by   -   March 5, 2015

The newly published open-source project is designed to introduce high school students and the web development community to ROS, and allow them a fast track to experiencing its uses.

by   -   December 17, 2014

The Intelligent Systems Control Department at Sandia is developing a humanoid robot intended for energy-efficient walking.

by and   -   December 23, 2013

RoboEarth - mapping in the cloud

UPDATE: New video of a collaborative, cloud-based mapping experiment. Mapping is essential for mobile robots and a cornerstone of many more robotics applications that require a robot to interact with its physical environment. It is widely considered the most difficult perceptual problem in robotics, both from an algorithmic but also from a computational perspective. Mapping essentially requires solving a huge optimization problem over a large amount of images and their extracted features. This requires beefy computers and high-end graphics cards – resulting in power-hungry and expensive robots.

by   -   December 23, 2013


Aisoy, a spanish robotics startup, is motivated by the goal of building intelligent, personal, “social” robots, which make our lives easier and funnier. Their robot, the Aisoy1, is their first step towards achieving this vision. Robohub recently caught up with the team, to talk about social robotics, the Aisoy1, and the startup culture in Spain.

by   -   October 9, 2013

Open source vs. proprietary software is an age old question. Since the advent of robotics, we also have the question of open source hardware.

In academia, where robotics researchers look to open source as a means of advancing community knowledge, the answer is perhaps more obvious. But in business, it’s clearly a balancing act. And so, ‘To be open, or not to be open?’ — that is the question for our panelists this month.

We asked Frank Tobe, Robert Morris and Brian Gerkey to weigh in. Here’s what they have to say …


Gerkey BrianBrian Gerkey on “Is open source a good business model for robotics?”

The IT economy has powerfully demonstrated what happens when companies can leverage open source infrastructure when they build new products and services.  A company like Google would never have come into existence had they not been able to rely from the beginning on solid open source tools like Python and GCC.  IBM would arguably have not been able to make its immensely successful pivot from products to services without Linux.  How many startups these days begin as a cloud-hosted machine running some derivative of the venerable LAMP stack? …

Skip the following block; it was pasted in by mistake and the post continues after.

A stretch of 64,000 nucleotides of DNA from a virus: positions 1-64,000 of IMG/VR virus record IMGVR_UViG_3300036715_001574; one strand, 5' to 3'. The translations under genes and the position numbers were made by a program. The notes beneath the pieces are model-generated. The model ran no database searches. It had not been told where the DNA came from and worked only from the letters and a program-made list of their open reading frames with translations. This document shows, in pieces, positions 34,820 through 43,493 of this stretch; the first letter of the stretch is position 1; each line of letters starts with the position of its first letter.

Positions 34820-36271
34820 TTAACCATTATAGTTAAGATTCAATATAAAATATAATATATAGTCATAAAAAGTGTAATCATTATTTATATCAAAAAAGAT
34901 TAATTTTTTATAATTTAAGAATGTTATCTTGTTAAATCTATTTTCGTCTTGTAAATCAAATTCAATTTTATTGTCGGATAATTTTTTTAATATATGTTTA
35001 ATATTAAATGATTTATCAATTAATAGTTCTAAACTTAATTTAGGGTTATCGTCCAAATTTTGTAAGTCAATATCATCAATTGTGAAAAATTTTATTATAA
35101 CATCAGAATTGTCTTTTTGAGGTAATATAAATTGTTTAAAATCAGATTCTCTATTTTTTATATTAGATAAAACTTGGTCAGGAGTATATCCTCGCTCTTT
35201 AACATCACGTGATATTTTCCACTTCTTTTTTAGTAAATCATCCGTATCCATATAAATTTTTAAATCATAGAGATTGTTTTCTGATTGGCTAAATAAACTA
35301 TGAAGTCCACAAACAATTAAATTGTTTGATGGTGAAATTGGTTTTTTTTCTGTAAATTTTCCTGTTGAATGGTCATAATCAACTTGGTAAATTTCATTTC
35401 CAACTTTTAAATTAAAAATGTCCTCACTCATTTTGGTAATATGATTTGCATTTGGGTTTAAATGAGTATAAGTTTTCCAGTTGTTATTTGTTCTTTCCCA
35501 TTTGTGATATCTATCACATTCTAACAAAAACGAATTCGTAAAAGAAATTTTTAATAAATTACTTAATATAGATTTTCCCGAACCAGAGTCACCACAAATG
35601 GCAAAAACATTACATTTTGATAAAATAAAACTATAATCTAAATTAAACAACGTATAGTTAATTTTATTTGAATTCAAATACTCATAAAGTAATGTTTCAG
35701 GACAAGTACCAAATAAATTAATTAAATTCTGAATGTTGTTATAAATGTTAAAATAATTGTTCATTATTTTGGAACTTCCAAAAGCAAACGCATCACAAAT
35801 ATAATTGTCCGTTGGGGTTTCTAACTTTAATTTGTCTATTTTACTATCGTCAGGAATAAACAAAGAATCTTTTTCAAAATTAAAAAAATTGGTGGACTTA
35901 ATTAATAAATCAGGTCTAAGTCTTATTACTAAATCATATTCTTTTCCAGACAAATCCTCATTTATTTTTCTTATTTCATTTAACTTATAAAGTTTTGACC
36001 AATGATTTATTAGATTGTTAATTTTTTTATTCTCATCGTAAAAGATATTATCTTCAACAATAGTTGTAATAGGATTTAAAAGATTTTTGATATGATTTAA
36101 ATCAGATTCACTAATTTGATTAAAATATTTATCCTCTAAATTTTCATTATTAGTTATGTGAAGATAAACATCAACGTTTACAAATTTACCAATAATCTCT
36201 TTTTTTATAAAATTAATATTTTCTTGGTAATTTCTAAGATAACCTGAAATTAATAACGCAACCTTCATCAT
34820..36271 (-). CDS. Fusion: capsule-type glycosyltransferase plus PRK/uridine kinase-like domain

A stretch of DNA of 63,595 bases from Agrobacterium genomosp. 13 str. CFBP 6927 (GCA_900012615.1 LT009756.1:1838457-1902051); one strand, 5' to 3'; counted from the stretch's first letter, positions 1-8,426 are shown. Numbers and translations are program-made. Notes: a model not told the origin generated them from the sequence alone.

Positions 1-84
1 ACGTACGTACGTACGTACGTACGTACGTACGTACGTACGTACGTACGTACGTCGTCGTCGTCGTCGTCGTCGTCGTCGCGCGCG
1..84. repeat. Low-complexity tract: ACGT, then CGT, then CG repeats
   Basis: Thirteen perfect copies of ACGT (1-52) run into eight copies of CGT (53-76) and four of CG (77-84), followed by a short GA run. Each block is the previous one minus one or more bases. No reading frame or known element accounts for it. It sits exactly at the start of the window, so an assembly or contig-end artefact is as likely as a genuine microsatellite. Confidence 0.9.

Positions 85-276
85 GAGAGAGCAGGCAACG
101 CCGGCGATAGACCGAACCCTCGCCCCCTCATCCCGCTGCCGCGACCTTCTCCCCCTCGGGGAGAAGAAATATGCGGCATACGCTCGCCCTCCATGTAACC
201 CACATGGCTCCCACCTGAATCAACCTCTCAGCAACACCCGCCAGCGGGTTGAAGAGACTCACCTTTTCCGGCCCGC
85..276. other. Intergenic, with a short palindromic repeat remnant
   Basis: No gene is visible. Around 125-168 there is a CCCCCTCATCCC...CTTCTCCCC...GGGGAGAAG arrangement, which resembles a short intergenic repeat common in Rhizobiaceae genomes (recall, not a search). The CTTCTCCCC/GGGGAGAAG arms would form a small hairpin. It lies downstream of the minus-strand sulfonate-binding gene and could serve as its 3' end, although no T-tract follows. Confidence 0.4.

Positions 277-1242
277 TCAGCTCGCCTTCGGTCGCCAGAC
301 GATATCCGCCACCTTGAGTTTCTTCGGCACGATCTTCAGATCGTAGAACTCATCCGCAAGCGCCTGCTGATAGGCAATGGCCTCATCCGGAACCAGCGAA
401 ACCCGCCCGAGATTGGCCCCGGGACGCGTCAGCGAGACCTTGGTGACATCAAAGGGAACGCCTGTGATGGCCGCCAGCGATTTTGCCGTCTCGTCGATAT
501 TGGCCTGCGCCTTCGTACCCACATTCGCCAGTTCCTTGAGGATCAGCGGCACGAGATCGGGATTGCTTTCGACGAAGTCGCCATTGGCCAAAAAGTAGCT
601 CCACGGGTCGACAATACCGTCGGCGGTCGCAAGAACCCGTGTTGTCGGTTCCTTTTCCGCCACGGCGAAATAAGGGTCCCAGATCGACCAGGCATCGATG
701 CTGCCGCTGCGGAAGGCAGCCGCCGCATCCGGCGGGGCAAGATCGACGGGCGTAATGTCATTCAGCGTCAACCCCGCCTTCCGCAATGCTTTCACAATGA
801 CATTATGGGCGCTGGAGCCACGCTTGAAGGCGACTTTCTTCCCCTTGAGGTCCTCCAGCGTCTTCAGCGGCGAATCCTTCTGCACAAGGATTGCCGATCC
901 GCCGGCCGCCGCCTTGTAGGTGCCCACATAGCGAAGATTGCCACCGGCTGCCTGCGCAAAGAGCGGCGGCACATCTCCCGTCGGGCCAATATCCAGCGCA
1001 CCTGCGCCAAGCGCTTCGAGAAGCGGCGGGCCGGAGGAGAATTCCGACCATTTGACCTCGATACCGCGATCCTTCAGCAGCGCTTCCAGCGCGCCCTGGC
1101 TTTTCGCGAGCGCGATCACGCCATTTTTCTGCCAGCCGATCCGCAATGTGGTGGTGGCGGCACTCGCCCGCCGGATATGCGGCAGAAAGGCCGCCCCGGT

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robert-morrisRobert Morris on “Is open source a good business model for robotics?”

The premise of this question is that robotics companies are manufacturers and that there is choice between an open source and closed source business model.  Robotics companies are best thought of as service companies (even manufacturers, especially when moving beyond early adopters) and openness is not an ‘either/or’ choice, but rather a continuum.  In this day and age the question is, ‘What do you need to keep open create value for your customers?’ …

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Frank Tobe on “Is open source a good business model for robotics?”

Certainly robotics has its share of proprietary software and control systems. Each robot manufacturer markets their products based on the need for secure, proprietary and un-shared systems so that they can ensure stability and control. Whole industries have been set up to bridge those proprietary barriers so that multi-vendor solutions can happen …

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July 11, 2014